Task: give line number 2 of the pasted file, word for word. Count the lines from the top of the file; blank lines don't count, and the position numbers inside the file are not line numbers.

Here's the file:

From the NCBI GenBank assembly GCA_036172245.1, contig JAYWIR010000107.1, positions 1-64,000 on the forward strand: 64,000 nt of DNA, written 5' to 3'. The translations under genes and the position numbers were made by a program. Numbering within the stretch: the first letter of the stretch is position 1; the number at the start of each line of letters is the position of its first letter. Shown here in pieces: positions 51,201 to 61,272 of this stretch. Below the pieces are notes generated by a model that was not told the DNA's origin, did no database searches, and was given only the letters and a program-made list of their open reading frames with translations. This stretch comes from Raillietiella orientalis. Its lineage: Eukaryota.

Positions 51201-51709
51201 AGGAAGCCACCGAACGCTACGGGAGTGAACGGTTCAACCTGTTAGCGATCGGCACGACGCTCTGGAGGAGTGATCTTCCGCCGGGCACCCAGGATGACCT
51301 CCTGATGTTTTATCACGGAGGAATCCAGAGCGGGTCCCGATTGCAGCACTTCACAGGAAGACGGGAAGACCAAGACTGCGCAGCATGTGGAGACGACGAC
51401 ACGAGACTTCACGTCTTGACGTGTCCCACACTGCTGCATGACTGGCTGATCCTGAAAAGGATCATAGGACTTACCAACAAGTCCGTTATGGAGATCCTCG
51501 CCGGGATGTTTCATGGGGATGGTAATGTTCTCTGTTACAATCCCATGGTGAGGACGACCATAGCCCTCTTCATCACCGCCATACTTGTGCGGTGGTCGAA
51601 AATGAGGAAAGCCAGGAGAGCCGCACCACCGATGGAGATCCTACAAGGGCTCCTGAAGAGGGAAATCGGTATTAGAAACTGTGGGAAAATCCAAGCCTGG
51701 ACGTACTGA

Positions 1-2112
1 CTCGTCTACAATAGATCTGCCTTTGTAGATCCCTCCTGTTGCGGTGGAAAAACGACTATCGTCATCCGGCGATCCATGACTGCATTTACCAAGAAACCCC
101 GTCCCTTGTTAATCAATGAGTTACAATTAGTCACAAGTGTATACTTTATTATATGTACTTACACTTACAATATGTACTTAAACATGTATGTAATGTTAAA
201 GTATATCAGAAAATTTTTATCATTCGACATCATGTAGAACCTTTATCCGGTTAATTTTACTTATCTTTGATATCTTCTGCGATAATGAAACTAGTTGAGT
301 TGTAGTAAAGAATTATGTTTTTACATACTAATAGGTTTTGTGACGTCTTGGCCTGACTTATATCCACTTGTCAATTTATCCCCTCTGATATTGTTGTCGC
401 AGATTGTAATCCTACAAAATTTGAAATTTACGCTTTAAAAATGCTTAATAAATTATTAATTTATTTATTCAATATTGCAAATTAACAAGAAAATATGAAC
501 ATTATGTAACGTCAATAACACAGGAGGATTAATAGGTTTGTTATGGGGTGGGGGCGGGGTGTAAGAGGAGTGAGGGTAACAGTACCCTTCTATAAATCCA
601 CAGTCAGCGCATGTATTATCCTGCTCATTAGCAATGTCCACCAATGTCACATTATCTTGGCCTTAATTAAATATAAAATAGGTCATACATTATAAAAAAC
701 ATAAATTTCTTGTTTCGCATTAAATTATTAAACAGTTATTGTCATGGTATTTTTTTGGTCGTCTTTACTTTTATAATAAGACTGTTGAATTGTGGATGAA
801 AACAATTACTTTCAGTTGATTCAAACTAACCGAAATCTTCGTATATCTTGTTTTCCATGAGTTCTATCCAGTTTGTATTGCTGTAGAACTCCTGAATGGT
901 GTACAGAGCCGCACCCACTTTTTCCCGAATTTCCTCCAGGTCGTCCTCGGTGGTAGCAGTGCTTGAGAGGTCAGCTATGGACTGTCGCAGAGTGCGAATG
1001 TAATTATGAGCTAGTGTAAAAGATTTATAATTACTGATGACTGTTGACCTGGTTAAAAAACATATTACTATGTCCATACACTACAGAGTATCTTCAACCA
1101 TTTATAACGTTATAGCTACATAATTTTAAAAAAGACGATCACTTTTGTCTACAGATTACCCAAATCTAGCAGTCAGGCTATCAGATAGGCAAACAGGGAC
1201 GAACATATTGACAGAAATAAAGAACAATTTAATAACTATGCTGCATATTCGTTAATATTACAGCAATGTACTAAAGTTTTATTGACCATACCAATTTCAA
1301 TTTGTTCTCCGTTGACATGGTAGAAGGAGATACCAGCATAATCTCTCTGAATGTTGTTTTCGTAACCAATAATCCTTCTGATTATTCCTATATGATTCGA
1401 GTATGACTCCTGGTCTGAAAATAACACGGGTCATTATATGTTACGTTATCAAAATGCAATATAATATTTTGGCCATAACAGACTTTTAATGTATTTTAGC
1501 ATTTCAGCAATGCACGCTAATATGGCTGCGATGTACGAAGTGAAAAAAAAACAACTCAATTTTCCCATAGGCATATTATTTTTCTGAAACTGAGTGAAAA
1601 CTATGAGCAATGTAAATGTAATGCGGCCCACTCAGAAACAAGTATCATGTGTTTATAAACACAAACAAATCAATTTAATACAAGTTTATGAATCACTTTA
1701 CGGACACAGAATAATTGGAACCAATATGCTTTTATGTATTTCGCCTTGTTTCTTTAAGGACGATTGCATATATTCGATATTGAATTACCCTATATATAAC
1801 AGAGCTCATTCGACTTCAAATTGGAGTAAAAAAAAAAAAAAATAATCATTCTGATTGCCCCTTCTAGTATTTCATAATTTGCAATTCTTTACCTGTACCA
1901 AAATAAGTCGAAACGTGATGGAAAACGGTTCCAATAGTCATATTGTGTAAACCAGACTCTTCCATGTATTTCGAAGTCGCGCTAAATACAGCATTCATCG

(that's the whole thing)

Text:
Positions 51201-51709